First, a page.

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Cat Tooth Fractures: Is It an Emergency? What to Do Next

In cats, fractured teeth are something that our veterinarians in Clearlake see quite frequently. It is most commonly caused by chewing on hard objects, rough play, or direct trauma. In older cats, the tooth may have simply worn down. But when is a broken tooth a serious issue that needs to be addressed? Our Clearlake explain when to take action.

How do cats get broken teeth?

The most commonly broken tooth in cats is the canine; the longer, sharper tooth at the front corners of the mouth. These tooth breaks are usually a result of fights with other cats, chewing on hard objects, and even trauma such as a fall or being hit with something.

A chipped or broken tooth in cats is considered a fracture, and the level of severity dictates the type of treatment required. If you bring your kitty into the vet because of a tooth fracture, the vet will perform a dental examination and determine the best treatment, ranging from tooth fillings to dental surgery.

Given how common these injuries are, it is important for cat owners to know how to recognize tooth fractures in their cats.

How to Tell When a Cat has a Broken Tooth

When it comes to cats and dogs, there are four primary types of tooth fractures:

  1. Uncomplicated crown fracture. A tooth fracture in the crown that does not expose the pulp.
  2. Complicated crown fracture. A crown fracture that does expose the pulp.
  3. Enamel fracture. A fracture or chip to the enamel (outer protective layer) of the tooth.
  4. Root fracture. A tooth breakage that reaches the root.

While the different types of tooth fractures range in severity, they often present themselves in the same way: pained symptoms in your cat.

Symptoms of a Broken Tooth in Cats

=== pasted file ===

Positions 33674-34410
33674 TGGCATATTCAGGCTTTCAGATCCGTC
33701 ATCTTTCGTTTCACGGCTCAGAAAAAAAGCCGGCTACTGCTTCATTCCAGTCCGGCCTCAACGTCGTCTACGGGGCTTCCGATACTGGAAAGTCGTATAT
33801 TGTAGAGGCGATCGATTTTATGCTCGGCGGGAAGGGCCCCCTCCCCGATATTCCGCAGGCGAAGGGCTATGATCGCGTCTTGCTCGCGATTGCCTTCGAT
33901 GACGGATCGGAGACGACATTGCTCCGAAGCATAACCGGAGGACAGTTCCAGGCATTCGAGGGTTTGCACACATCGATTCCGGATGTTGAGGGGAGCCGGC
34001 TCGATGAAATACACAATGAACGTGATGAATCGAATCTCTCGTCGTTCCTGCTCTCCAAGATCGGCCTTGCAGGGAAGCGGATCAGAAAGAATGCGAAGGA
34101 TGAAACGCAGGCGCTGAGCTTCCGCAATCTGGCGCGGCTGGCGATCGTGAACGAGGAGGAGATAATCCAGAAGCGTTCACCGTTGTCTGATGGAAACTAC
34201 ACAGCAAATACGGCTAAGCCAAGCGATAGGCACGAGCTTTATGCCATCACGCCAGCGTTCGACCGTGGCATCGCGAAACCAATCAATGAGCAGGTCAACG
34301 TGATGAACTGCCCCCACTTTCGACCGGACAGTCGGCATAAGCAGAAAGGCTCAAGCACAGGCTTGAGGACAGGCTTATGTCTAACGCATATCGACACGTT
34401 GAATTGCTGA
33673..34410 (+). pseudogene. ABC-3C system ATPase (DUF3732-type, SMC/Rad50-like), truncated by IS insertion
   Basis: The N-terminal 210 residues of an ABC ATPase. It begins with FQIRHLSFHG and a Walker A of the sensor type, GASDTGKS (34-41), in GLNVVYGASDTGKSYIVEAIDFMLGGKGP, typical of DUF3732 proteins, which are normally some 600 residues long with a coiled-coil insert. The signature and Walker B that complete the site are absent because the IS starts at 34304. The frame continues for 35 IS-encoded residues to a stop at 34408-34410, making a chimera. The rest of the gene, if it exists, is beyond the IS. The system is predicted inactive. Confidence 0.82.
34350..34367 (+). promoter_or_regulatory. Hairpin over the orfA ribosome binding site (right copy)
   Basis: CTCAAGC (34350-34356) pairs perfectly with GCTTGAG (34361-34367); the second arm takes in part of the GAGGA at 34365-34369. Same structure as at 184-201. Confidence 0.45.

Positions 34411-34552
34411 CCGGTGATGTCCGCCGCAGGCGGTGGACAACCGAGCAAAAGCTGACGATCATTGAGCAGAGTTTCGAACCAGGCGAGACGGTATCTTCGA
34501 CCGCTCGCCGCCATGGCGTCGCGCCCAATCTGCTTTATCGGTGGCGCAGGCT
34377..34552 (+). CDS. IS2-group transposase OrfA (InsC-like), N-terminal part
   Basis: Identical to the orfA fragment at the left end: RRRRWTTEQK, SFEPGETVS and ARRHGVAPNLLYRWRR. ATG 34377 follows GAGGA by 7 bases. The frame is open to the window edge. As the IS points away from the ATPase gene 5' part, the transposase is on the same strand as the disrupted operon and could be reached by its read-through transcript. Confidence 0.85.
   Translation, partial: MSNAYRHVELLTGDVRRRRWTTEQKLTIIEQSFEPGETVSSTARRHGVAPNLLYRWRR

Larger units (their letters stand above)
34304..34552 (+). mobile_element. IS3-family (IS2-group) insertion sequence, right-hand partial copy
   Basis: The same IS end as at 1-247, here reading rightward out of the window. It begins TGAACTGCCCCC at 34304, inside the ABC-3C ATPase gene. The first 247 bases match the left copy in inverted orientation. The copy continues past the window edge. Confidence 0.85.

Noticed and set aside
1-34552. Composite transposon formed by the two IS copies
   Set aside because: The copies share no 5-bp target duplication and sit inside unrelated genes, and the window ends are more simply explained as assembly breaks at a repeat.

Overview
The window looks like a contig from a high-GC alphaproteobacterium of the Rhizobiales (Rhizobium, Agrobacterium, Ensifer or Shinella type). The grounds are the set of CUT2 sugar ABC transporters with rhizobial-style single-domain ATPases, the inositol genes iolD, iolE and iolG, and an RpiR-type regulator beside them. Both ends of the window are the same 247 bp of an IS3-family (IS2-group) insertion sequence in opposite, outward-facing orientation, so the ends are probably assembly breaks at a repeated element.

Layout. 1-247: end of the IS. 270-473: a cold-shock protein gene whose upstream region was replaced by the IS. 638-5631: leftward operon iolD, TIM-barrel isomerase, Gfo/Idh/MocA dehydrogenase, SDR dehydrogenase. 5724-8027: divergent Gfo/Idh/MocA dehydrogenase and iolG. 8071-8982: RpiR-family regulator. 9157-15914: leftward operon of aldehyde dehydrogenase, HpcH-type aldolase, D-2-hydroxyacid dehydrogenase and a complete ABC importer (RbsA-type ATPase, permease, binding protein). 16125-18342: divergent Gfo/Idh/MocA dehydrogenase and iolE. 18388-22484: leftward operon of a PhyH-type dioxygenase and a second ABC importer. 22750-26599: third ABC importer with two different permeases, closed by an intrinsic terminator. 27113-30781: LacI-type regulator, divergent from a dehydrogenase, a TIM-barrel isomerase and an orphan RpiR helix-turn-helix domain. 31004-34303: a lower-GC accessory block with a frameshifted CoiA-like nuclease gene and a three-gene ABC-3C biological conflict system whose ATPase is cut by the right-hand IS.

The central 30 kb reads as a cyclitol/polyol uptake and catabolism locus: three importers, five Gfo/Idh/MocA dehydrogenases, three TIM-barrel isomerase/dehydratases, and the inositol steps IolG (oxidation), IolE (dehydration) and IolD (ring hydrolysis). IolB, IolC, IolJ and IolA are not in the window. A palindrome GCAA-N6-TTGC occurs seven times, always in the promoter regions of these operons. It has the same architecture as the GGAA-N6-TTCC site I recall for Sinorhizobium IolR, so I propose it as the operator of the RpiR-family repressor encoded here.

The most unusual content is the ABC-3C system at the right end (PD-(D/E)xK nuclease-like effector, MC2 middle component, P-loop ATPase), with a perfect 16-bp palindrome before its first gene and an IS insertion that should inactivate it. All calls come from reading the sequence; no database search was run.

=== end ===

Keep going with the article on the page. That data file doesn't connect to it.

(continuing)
The first step to getting your cat help for their fractured tooth is recognizing the problem in the first place. Below are some signs and symptoms of broken teeth in cats that you might notice. 

  • Food avoidance or chewing on one side of the mouth
  • Drooling
  • Teeth grinding
  • Facial swelling
  • Food falling out of the mouth when eating
  • Squirming or running away when the face is petted
  • Pawing at the mouth

Please get in touch with our Clearlake veterinary dentists as soon as possible to schedule a dental examination for your feline companion if you observe any of the above symptoms.

Diagnosing a Broken Tooth

To diagnose a broken tooth, the vet will perform a dental exam on the cat. This may or may not require some sedation, based on the cat’s temperament. The vet will ask you when you first noticed the fracture, and what you believe has caused it. 

Treatment of a Broken Tooth

If the tooth has not broken down to the pulp, it is simply a cosmetic issue and does not need to be fixed. However, if the pulp is exposed, the tooth will need to be extracted or treated with a root canal. 

Is it an emergency if my cat broke a tooth?

If your cat has a severe tooth fracture, the breakage could reach the pulp in the center of the tooth, which contains the soft tissue and nerve endings. This could lead to infection of the mouth and severe pain. In this scenario, your cat's tooth fracture is an emergency. 

In general, it is sound practice to treat every tooth crack and fracture as if it were an emergency situation. A veterinarian will be in the best position to evaluate the condition of your cat's tooth and determine whether or not it is necessary to require immediate medical attention.

Note: The advice provided in this post is intended for informational purposes and does not constitute medical advice regarding pets. For an accurate diagnosis of your pet's condition, please make an appointment with your vet.

If you believe your cat has a broken tooth, contact Clearlake vets today to have it checked out.

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Clearlake Veterinary Clinic is accepting new patients! Our experienced vets are passionate about the health of Clearlake companion animals. Get in touch today to book your pet's first appointment.

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